Reaching out to parents key to achieving change

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Recently the House of Commons gave over three hours to debating how we can improve life chances for the least well-off in society.

It was a great privilege for me to open the debate. This is an incredibly emotive subject and one which first drew me into standing for Parliament.

I am far from alone in this. MPs from all parties come alive when debating how to give every child a real chance at success in life. It is something which needs urgent attention.

New figures show we now have nearly a million young people unemployed and not in education. This is rapidly progressing from a terrible waste of talent to a full-blown crisis. Something is not working in our system.

It is an immensely thorny issue with all kinds of contradictory indicators and statistics. There is much traditional orthodoxy on all sides which needs to be challenged if we are going to look for real answers with fresh eyes. But thanks to the reports published by Frank Field and Graham Allen we have compelling proof that we need to act in the earliest phases of a child’s life. By age five it is possible to make an astonishingly accurate projection of where that child will be in his or her 20s.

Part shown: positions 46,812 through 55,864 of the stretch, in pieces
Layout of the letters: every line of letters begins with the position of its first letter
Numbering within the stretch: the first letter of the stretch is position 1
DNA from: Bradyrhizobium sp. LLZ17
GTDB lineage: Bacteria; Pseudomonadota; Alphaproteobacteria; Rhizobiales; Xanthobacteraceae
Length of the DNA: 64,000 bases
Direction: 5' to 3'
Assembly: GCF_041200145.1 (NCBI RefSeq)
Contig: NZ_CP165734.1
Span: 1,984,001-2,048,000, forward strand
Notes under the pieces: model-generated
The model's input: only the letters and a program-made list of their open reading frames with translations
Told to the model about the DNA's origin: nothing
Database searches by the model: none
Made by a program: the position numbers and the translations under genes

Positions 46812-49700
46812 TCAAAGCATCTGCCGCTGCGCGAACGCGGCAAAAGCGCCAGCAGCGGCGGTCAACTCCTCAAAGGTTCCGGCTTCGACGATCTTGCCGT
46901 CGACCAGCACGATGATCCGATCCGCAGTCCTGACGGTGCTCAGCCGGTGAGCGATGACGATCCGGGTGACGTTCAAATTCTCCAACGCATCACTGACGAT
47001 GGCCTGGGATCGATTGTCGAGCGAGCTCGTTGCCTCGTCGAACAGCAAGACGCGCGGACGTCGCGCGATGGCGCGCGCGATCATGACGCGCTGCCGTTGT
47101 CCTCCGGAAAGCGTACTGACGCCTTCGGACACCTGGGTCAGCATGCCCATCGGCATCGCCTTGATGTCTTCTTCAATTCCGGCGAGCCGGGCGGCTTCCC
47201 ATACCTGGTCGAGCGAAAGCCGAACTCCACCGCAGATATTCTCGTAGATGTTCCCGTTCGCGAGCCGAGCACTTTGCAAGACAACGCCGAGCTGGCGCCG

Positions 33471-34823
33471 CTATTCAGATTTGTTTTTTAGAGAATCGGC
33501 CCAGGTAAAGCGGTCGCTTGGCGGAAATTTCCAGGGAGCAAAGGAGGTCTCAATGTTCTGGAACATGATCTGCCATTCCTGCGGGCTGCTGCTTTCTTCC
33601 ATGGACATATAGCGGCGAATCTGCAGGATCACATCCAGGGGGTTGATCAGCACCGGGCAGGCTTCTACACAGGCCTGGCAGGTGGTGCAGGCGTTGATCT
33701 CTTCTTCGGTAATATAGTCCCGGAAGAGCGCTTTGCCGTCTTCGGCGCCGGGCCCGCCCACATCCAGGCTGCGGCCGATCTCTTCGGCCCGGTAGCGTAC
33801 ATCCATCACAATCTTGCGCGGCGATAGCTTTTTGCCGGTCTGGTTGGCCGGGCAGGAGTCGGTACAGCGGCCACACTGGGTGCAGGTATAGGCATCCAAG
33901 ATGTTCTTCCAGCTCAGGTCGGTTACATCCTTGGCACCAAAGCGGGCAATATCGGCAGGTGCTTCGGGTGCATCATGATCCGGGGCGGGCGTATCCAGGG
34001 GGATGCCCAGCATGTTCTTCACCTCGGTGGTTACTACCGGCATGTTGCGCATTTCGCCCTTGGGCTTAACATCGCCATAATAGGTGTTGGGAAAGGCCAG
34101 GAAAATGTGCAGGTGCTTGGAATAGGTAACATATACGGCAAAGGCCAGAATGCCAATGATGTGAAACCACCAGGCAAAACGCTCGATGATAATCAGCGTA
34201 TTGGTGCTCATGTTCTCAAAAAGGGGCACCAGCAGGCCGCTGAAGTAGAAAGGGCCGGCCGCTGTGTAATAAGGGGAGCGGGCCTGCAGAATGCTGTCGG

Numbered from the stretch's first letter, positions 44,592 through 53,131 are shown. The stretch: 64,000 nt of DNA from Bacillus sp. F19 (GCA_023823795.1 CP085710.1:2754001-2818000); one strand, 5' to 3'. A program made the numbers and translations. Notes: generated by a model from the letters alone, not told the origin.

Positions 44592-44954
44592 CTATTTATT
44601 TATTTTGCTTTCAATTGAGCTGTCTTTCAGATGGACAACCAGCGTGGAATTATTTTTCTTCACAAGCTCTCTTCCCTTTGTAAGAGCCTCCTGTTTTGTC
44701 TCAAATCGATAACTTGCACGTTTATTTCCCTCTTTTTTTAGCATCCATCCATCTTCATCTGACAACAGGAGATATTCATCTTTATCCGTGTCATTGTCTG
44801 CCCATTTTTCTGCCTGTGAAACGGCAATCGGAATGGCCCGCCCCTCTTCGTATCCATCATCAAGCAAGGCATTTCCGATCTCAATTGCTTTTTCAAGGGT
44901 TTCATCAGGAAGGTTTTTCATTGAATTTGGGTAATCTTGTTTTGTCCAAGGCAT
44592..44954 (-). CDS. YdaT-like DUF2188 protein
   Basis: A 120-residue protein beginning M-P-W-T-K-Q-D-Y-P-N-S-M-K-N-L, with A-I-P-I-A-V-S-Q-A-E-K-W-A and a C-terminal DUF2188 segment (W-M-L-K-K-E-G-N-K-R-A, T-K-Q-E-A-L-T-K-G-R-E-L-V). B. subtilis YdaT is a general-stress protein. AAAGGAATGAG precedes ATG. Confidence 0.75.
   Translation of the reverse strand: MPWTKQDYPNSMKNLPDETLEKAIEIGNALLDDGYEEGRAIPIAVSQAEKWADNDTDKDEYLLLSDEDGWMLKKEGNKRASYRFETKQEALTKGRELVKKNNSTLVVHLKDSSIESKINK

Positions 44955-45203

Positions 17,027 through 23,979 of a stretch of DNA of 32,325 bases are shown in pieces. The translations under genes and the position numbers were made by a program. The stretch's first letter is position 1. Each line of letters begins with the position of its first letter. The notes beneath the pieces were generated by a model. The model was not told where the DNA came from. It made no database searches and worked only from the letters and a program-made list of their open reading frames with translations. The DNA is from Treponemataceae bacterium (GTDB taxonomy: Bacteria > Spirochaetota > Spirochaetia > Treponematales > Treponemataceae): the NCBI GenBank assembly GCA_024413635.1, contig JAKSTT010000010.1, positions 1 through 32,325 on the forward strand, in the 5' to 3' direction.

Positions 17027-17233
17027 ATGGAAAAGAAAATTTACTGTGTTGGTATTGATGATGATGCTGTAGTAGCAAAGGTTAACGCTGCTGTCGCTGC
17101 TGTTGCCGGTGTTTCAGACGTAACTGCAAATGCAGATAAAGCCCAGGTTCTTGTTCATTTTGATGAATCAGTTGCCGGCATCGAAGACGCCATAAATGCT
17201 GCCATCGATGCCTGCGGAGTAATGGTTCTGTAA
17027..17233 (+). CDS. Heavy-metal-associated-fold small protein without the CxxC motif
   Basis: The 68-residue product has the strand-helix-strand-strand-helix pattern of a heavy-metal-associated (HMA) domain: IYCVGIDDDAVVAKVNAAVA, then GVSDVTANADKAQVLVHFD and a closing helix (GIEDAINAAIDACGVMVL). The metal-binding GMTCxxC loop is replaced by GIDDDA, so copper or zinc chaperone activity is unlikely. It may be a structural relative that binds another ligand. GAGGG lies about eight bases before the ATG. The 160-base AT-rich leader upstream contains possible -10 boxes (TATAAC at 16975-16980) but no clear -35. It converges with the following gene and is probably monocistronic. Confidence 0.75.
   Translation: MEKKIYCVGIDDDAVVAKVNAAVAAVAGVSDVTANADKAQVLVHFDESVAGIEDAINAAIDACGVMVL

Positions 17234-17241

It means looking again at what we are doing in the early years; Sure Start and similar programmes are the right idea, but after 10 years of investment the key early predictors of later educational success remained pretty much unchanged.

So we need to think afresh about what is done, how it is done, and who benefits – how best to reach the hardest to reach. We especially need to support parents in difficult circumstances in deprived areas.

Most new parents discover they have much to learn, however good their own childhood was. The bigger challenge is those whose own childhoods may not have been so good and who may not be so eager to learn. Reaching out to these parents is key if we are going put an end to ever more of our young people ending up out of school, out of work and out of options by the time they are 24.